ERM Puts Governments Ahead of the Curve on Risk Management
Governments are complex, multi-faceted organizations that face unique risks to their operations. Changes in technology, laws, and society only increase business risks, and on any given day, something can go wrong that prevents a government entity from providing critical services to citizens and taxpayers. An effective enterprise risk management (ERM) program can help manage these risks.
What is risk?
Risk is defined as a probability of any negative occurrence, caused by external or internal vulnerabilities that can be avoided through preemptive action. In this context, risk is something that inhibits or prevents a government entity from achieving its goals.
Risks from external and internal environments should be assessed equally to mitigate the potential threats to your strategy. Externally, risk can be the result of the political environment, population changes, and legal events, whereas internal environmental risks come from things like talent and succession, the culture of your organization, and governance involvement.
Risk exists in all organizations and is unavoidable, but state and local governments are facing unprecedented challenges related to risk, preventing them from reaching their mission, goals, and objectives. Governments of all sizes and structures can benefit from the employment of an ERM methodology as a means of identifying and then mitigating risk.
Enterprise risk management
The key with an ERM methodology is the identification and management of risk, because you cannot be prepared to respond to threats that you don’t know exist.
As a governmental organization, are you identifying the threats that you face? If so, you are already employing a key concept of the ERM methodology, and may already be familiar with the common nomenclature. The purpose of an ERM methodology is to integrate a government’s culture, capabilities, and practices into a strategy-setting risk management plan. In other words, you identify your government’s risks in order to evaluate and prioritize which poses the greatest threat to your mission and strategy.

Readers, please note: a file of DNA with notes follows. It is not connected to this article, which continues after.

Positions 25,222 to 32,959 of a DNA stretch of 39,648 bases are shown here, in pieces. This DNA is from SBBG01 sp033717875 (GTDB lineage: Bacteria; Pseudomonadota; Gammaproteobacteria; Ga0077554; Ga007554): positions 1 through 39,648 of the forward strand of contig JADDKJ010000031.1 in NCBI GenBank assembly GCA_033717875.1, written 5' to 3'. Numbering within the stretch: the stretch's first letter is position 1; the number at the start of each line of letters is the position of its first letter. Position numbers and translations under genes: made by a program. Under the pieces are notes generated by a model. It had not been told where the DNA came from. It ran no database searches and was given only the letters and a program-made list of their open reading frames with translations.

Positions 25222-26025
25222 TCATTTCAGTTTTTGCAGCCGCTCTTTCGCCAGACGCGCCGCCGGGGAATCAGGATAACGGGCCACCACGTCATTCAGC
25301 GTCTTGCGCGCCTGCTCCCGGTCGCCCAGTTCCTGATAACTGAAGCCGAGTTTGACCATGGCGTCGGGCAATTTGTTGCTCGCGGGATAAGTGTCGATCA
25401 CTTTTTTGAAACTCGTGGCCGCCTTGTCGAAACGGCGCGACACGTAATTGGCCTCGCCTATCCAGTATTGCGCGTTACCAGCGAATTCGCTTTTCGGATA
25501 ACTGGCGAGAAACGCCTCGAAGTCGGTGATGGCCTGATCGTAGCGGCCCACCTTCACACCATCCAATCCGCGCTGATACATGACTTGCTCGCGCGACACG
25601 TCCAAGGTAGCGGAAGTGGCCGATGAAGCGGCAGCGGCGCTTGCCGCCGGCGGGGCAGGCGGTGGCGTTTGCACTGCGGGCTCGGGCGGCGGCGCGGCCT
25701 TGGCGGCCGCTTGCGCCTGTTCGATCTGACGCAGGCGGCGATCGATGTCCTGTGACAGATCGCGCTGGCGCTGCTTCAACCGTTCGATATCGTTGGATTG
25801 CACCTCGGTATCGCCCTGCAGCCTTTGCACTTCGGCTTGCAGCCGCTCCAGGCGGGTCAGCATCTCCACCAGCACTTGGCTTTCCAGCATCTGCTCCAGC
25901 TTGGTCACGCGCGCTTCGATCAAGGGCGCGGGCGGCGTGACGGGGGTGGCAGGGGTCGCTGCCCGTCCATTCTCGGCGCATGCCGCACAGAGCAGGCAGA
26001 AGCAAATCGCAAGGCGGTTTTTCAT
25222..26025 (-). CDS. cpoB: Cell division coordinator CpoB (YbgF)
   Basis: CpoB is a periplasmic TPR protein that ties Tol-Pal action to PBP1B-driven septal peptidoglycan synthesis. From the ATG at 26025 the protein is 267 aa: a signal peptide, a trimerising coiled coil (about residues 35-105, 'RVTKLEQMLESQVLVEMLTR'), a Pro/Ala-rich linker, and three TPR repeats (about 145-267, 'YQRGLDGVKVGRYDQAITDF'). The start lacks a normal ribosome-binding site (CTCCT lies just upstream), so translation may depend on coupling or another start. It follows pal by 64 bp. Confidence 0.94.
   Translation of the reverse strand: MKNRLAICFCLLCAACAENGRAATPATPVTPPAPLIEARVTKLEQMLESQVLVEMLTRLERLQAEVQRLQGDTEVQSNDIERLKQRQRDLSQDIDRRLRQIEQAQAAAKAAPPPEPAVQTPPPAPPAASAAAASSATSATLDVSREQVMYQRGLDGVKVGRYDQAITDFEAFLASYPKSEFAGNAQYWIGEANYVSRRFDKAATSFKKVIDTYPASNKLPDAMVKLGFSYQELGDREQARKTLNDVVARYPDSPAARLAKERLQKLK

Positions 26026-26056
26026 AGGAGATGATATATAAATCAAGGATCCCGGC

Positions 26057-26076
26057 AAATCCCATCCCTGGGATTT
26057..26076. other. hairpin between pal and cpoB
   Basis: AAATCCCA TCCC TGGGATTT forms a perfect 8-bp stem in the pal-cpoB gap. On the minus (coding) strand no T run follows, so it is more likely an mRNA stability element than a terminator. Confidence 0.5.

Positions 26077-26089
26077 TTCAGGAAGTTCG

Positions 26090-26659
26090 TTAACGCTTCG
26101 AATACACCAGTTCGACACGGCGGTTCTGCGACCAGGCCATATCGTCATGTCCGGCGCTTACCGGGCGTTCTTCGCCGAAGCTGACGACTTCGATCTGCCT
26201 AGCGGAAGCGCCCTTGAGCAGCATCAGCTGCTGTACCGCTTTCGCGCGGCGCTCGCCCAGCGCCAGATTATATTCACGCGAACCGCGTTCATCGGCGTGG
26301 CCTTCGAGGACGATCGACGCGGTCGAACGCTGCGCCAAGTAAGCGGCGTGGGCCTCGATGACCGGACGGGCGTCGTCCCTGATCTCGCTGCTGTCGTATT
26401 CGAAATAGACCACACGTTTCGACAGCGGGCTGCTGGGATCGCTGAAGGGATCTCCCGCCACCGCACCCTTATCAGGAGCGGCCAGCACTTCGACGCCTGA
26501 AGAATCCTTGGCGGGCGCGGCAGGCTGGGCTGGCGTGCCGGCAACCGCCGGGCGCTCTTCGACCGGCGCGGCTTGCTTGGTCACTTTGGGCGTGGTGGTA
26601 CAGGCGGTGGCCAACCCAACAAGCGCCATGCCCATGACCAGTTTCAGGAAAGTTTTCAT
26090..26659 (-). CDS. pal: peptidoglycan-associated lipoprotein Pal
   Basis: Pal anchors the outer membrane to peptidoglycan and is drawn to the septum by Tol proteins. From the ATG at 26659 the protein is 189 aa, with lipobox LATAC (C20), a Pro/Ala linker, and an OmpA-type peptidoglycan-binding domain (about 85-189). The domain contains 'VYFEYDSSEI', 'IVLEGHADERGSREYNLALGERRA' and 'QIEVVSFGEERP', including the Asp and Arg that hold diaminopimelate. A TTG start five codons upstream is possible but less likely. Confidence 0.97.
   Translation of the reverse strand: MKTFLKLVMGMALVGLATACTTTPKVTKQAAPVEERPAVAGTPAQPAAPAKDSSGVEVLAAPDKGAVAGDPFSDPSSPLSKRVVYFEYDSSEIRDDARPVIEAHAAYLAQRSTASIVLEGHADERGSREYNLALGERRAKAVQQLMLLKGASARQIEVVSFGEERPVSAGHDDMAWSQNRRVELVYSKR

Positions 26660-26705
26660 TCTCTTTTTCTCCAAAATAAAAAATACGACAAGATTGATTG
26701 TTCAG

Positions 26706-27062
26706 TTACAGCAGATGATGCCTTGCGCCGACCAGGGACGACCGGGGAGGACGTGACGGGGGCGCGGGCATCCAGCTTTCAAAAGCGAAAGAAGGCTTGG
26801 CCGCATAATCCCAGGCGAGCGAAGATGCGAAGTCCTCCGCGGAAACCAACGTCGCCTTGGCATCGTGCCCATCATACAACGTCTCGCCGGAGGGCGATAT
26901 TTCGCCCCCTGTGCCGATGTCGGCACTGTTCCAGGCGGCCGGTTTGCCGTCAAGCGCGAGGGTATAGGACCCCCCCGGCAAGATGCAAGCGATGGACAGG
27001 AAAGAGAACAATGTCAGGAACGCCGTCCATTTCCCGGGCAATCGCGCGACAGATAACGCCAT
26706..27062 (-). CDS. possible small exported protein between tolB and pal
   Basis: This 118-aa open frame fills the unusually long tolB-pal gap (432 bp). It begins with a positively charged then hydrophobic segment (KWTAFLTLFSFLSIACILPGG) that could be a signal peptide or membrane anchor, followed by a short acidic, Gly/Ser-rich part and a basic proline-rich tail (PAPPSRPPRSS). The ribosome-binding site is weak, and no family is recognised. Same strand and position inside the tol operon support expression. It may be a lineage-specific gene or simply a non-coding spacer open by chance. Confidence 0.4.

The key with an ERM methodology is the identification and management of risk, because you cannot be prepared to respond to threats that you don’t know exist. To be successful when adopting an ERM model, your government entity should have a risk-based mindset, and should be focused on continual improvement.
Questions that ERM can answerERM is a concept that is commonplace in the private sector, but government entities face a unique risk landscape that is changing every day. Let’s take a look at some questions that an ERM methodology would help you ask of your team members in order to mitigate risk.
- Information technology — How do you feel about your government’s operational risk management related to cyber security threats and other IT security risks? Does your organization have a disaster recovery plan in place? What would happen to the core functions of your government if your information technology infrastructure was inoperative, even for a short period of time?
- Federal and state funds — Does your government have limited access to federal or state funds, or are those funds shrinking? If so, how effective is your grant department at ensuring those funds support the citizens and the mission of the government?
- Population base — What is the make-up of your population base? If your tax base is decreasing, do you need to take revenue diversification measures?
- Talent management — How is your government handling talent management? What is your plan to enhance your employees’ capabilities while planning for the succession of key leaders and retirees? Do you have enough people in the right departments?
- Media crisis — Do you have a crisis communication plan in place?
- Vendors — How well are you managing and monitoring vendor performance? Are your vendors meeting their performance obligations?
- Compliance — Does your government have the tools to monitor and manage compliance risk? Are all of your facilities ADA compliant? Are there new regulations on the horizon that will impact you?
These questions cover just some of the risks an ERM framework can help you identify and address. With the implementation of an ERM program, managements can gain a better understanding of the critical risks facing their governments, so they can make decisions to protect their organizations moving forward.
How we can help
CLA’s state and local government professionals can help you assess whether your government entity is ready for ERM. If the time is right, we can help you design and implement a customized ERM program. We can show you your risk profile, assess your current risk management processes against best practices, and strategically craft an ERM program from the ground up, tailored to your specific needs.